In this regard I also want to pay a special compliment to you, the represented NGOs. I am privileged to be standing here before you. I have met only a few of you, but I admire deeply what you are doing; at times in government we are even envious of the financial resources that you command, and I admire the skill and dedication with which many of you ply your specific crafts.
I also want to emphasize the importance of public and private partnerships in addressing and solving many of these problems. Some of the recent activities we have undertaken have involved such partnerships, and can serve as useful examples for international cooperation. As you know, we submitted a Country Profile Report to the UN. Chapter 35 deals with S&T for sustainable development. It presents a series of examples of what the U.S. government is doing in various agencies relative to sustainable development.
S&T and Sustainability -- Examples
Agriculture. The U.S. Department of Agriculture manages an "Initiative for Future Agriculture and Food Systems," for a research, extension and education competitive grants program to address critical emerging agricultural issues, including future food production, food safety, environmental quality, natural resource management, and farm income. Key program areas are underway in agricultural genome research, food safety, and agro-biotechnology, for example. Priority funding is made to proposals that engage numerous States, academic and research institutions, and that integrate research, extension and education.
Forests. The USDA Forest Service sponsors many research programs for forest management practices, use and related developments in close coordination with other USG and State agencies. In addition, USDA grants are also directed toward highly qualified small businesses, and to women-owned and socially and economically disadvantaged small business firms that can demonstrate unique technological innovations.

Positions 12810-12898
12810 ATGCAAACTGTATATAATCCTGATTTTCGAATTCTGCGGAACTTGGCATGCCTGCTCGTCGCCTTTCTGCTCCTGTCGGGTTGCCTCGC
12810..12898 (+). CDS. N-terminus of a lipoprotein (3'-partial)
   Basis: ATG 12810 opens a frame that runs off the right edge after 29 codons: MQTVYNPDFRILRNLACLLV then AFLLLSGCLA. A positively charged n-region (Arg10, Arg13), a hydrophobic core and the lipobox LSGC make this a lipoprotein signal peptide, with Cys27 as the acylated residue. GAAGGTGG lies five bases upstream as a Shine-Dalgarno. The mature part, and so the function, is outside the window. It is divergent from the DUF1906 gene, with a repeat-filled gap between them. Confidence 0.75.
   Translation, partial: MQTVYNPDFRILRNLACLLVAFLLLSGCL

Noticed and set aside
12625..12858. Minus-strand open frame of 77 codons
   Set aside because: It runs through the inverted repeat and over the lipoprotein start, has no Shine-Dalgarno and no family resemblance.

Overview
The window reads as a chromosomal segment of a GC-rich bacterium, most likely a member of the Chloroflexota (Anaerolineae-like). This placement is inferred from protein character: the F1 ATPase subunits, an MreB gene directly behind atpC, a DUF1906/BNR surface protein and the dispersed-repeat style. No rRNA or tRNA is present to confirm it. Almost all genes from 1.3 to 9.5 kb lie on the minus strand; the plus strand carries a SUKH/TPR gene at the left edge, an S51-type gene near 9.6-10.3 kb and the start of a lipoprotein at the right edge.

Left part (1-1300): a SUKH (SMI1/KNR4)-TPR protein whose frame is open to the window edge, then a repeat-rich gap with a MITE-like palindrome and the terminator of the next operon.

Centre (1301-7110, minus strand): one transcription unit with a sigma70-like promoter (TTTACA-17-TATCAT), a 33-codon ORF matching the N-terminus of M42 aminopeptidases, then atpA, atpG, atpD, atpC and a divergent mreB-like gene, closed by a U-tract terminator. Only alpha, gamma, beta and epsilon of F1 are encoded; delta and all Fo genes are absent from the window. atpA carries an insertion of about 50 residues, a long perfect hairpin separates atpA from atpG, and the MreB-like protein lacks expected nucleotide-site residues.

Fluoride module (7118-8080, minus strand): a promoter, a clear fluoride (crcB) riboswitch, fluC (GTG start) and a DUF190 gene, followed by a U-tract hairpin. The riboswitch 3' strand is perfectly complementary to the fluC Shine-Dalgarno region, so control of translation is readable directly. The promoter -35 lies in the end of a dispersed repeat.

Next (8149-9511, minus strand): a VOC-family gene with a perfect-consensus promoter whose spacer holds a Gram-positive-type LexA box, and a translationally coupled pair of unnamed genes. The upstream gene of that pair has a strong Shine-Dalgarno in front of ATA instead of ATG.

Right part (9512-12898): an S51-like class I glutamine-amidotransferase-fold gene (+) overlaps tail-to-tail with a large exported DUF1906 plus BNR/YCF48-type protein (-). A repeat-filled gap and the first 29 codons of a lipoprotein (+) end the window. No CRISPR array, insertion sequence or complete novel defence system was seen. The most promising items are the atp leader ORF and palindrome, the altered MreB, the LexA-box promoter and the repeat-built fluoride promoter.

Water and Earth Sciences. The U.S. Geological Survey is responsible for providing hydrological information for the assessment of U.S. water resources availability and quality, as well as prediction of natural or man-made stress. This entails coordination between the States, local governments and the private sector. USGS also maintains 2/3 of the 120 modern seismographic stations in the Global Seismographic Network, which provides high-quality data to address disaster management, hazards assessment, national security, and the structure and dynamics of the earth.
The U.S. National Science Foundation sponsors an Internet connection program for university students in equatorial Africa who are now able to access all the information on the Network.
Energy. The U.S. Agency for International Development has launched the "Energy Sector Policy Network Initiative" to address scientific, technological and policy impediments to increasing access to electricity service in developing countries. "Village Power," a public-private international partnership, complements the initiative by mobilizing bilateral, multilateral and regional development banks, together with the private sector and NGOs, to promote development on the ground. Partnerships are underway in Latin America, Africa, Asia, China and Russia with many projects including rural electrification for villages, schools, community centers and health care clinics, and serving pumping, desalinization and purification of water, cooking and transportation needs.